You can bond with your cat by narrowing your eyes and blinking slowly. It's the feline version of smiling, research suggests. – Cats purr to grab their owners' attention, but it can be difficult for us to connect with our pets. A new study suggests slow blinking may be the key.

Source: Tasmin Humphrey, Leanne Proops, Jemma Forman, Rebecca Spooner, Karen McComb. The role of cat eye narrowing movements in cat–human communication. Scientific Reports, 2020.

Water on the Moon Confirmed – So far, the bulk of the identified water molecules are too distant from one another to form ice or liquid.

Source: C. I. Honniball, et al. Molecular water detected on the sunlit Moon by SOFIA. Nature Astronomy, 2020.

40,000 Square Kilometers of the Lunar Surface Can Hold Water – A new study finds 40,000 square kilometers of the lunar surface has the capacity to hold water, which is about double previous estimates. 0.15% of the lunar surface is permanently shadowed, with ~10%

Source: P. O. Hayne, O. Aharonson, N. Schörghofer. Micro cold traps on the Moon. Nature Astronomy, 2020.

Dogs are humans' oldest companions, DNA shows – A study of dog DNA patterns shows that our "best friend" among animals is also our oldest one.

Source: Anders Bergström, et al. Origins and genetic legacy of prehistoric dogs. Science, 2020.

This Ogre-Faced Spider Can Hear Prey Through Its Legs – The tropical net-casting spider Deinopis spinosa several other arachnid species that can hear sounds from afar without the help of a web, or even ears--an ability that aids its unique hunting tactics.

Source: Jay A. Stafstrom, Gil Menda, Eyal I. Nitzany, Eileen A. Hebets, Ronald R. Hoy. Ogre-Faced, Net-Casting Spiders Use Auditory Cues to Detect Airborne Prey. Current Biology, 2020.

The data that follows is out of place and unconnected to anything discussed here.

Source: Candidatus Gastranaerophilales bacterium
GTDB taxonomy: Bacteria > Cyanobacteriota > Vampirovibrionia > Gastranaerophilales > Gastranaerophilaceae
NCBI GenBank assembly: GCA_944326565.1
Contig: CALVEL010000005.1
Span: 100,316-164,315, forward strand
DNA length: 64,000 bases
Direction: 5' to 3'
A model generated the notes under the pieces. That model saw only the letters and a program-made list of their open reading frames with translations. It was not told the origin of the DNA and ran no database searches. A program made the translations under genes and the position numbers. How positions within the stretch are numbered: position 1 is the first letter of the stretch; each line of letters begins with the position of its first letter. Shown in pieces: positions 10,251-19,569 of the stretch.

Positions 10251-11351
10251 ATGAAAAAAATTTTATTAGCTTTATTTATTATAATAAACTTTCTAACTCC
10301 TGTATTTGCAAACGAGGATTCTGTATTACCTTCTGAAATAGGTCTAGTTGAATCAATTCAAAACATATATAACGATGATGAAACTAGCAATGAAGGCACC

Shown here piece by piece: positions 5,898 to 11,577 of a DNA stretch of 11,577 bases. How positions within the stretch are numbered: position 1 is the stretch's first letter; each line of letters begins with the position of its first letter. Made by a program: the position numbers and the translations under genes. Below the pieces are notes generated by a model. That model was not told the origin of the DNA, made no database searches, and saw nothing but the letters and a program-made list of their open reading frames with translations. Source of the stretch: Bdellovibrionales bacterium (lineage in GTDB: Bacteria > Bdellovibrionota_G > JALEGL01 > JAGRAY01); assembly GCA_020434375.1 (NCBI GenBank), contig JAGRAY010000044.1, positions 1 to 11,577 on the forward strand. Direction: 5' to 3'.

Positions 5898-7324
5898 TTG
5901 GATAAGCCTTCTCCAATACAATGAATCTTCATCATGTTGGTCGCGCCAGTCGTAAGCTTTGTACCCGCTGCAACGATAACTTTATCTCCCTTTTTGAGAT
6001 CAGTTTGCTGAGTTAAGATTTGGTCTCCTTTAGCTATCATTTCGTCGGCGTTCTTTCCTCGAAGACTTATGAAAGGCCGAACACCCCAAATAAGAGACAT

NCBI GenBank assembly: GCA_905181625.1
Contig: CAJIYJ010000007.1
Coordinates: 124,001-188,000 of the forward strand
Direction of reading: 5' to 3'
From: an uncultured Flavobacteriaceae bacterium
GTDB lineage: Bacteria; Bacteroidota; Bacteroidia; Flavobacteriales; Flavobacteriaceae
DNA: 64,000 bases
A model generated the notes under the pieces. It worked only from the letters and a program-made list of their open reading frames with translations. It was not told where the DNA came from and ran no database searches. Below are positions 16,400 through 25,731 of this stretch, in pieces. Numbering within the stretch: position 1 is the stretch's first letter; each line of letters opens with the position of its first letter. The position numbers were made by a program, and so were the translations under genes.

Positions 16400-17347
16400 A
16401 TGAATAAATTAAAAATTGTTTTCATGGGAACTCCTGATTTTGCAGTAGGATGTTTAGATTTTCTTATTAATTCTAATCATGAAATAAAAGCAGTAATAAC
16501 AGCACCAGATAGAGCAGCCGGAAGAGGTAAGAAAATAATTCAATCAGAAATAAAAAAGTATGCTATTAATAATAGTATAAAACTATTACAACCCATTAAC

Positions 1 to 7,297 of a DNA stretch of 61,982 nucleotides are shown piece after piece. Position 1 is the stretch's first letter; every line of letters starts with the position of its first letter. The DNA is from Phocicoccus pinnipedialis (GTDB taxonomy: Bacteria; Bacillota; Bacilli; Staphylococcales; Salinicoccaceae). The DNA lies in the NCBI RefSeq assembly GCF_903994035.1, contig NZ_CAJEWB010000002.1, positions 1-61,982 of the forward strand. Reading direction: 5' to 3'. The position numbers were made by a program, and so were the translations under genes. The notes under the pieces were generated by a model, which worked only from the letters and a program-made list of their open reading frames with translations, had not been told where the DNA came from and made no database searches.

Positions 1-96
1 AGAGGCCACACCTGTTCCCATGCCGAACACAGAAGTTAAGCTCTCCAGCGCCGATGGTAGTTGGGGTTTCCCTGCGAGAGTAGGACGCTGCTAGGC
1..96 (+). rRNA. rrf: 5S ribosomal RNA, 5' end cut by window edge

Humans aren't the only species who get choosier about their friends as they age. Chimps do it too, new research suggests. – As we grow older, we prefer to spend time with our closest, oldest friends rather than make new ones. Chimpanzees do the same, a study shows.

Source: Alexandra G. Rosati, et al. Social selectivity in aging wild chimpanzees. Science, 2020.

Octopuses taste their food when they touch it with their arms – Octopuses use their arms to ‘lick’ prey – which researchers say adds to evidence that the cephalopods’ eight appendages are analogous to tongues with ‘hands’ and ‘brains’

Source: Lena van Giesen, Peter B. Kilian, Corey A.H. Allard, Nicholas W. Bellono. Molecular Basis of Chemotactile Sensation in Octopus. Cell, 2020.

Keeping buildings cool with colour – Bob McDonald's blog: Paint that can actually cool buildings, and tinted windows that generate solar power could be important innovations in reducing energy used by buildings.

Source: Xiangyu Li, et al. Full Daytime Sub-ambient Radiative Cooling in Commercial-like Paints with High Figure of Merit. Cell Reports Physical Science, 2020.

Ultrahigh-res OLED Displays With Over 10,000 Pixels Per Inch – Stanford researchers and collaborators in Korea have developed a new architecture for OLED – organic light-emitting diode – displays that could enable televisions, smartphones and virtual or augmented

Source: Won-Jae Joo, et al. Metasurface-driven OLED displays beyond 10,000 pixels per inch. Science, 2020.

Are ‘Kidfluencers’ Making Our Kids Fat? – Popular YouTube channels often bombard young children with thinly veiled ads for junk food, a new study finds.

Source: Amaal Alruwaily, et al. Child Social Media Influencers and Unhealthy Food Product Placement. Pediatrics, 2020.